Many political philosophers maintain that beneficiaries of injustice are under special obligations to assist victims of injustice. However, the examples favoured by those who endorse this view equally support an alternative luck egalitarian view, which holds that special obligations should be assigned to those with good brute luck. From this perspective the distinguishing features of the benefiting view are (1) its silence on the question of whether to allocate special obligations to assist the brute luck worse off to those who (...)
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  18. Disagreement and the Ethics of Belief.Jonathan Matheson - 2015 - In James Collier (ed.), The Future of Social Epistemology: A Collective Vision. pp. 139-148.
    In this paper, I explain a challenge to the Equal Weight View coming from the psychology of group inquiry, and evaluate its merits. I argue that while the evidence from the psychology of group inquiry does not give us a reason to reject the Equal Weight View, it does require making some clarifications regarding what the view does and does not entail, as well as a revisiting the ethics of belief.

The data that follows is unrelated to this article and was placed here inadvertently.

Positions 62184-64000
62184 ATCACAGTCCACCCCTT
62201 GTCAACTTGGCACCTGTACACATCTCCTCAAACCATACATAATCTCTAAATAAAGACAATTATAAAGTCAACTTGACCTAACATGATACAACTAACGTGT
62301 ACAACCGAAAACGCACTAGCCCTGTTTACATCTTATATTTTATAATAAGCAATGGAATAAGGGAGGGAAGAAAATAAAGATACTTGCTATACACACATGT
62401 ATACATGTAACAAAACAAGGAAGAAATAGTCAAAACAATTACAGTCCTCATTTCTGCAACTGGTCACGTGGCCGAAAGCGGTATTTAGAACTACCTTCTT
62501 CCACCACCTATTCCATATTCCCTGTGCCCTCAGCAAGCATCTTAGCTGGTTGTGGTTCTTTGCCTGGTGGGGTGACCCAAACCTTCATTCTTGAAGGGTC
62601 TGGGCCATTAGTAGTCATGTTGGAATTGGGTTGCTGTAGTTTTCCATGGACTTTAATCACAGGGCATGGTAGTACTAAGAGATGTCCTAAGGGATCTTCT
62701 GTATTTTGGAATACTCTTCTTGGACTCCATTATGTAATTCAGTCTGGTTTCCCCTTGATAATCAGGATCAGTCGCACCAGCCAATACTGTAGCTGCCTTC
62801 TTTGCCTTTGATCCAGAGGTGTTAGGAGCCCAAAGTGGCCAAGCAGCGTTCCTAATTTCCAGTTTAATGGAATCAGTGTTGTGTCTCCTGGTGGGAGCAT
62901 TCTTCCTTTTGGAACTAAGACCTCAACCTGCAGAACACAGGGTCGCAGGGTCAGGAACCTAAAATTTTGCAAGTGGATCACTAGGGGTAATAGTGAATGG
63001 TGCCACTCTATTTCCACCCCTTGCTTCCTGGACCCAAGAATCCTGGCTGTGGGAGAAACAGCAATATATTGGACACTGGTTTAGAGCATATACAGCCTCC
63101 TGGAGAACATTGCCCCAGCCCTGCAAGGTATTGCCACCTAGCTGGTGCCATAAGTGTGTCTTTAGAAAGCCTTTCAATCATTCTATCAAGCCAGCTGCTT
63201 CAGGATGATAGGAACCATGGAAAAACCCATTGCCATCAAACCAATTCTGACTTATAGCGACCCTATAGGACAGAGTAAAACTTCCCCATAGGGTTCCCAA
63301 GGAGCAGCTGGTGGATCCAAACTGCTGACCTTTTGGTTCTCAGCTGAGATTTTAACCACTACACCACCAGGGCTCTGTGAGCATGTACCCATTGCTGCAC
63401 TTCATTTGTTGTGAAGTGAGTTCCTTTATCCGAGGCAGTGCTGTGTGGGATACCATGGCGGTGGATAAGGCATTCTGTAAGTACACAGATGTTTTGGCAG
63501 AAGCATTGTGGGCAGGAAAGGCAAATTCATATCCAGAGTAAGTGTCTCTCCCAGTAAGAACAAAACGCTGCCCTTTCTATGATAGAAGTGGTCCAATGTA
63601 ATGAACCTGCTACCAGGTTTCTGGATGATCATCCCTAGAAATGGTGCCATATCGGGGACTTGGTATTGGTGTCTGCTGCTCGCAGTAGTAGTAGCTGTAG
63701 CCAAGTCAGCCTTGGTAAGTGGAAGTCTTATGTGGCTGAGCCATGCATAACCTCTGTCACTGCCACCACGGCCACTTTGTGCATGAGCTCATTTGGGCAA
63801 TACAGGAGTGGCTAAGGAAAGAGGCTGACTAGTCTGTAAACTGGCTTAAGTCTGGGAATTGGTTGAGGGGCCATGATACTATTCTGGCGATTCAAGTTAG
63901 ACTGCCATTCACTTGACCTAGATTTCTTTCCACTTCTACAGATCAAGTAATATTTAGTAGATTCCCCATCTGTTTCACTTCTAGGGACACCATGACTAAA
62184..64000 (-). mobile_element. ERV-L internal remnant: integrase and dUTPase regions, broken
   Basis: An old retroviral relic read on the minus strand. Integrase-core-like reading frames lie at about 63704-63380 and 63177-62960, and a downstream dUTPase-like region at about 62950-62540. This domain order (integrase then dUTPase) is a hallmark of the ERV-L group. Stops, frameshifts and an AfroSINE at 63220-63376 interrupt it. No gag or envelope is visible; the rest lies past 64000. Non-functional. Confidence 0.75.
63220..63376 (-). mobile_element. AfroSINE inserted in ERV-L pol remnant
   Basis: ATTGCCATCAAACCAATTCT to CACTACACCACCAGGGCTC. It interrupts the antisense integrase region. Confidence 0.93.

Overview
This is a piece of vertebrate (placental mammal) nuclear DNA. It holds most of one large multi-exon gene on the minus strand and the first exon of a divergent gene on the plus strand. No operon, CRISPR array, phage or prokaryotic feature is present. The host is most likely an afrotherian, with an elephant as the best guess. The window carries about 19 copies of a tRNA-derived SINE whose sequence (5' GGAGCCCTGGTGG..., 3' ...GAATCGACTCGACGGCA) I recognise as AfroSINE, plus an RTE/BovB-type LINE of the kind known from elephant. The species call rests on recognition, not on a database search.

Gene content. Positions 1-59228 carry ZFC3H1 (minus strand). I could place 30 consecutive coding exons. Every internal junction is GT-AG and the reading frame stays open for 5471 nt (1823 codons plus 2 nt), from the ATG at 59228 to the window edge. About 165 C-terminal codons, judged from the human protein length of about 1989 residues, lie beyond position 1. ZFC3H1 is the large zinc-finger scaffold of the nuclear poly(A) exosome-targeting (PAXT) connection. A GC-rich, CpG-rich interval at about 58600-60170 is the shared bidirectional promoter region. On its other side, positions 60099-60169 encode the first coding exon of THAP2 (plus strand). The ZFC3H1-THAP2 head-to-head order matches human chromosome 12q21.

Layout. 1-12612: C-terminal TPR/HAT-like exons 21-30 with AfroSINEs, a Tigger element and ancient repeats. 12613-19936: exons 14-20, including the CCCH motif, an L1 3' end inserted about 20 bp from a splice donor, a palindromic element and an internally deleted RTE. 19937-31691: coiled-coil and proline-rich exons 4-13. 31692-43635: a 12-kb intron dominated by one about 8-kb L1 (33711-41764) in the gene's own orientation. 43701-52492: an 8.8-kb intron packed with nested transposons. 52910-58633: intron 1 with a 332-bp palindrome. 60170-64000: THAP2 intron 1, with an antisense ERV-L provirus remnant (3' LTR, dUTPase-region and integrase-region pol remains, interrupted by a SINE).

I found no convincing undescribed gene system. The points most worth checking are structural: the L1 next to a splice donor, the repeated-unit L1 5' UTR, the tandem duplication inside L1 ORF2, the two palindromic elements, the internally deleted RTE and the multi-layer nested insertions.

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  19. The Common Consent Argument.Jonathan Matheson - 2021 - In Colin Ruloff (ed.), Contemporary Arguments in Natural Theology. Bloomsbury.
    In this paper, I will explain and motivate the common consent argument for theism. According to the common consent argument it is rational for you to believe that God exists because you know so many other people believe that God exists. Having motivated the argument, I will explain and motivate several pressing objections to the argument and evaluate their probative force. The paper will serve as both an accessible introduction to this argument as well as a resource for continued research (...)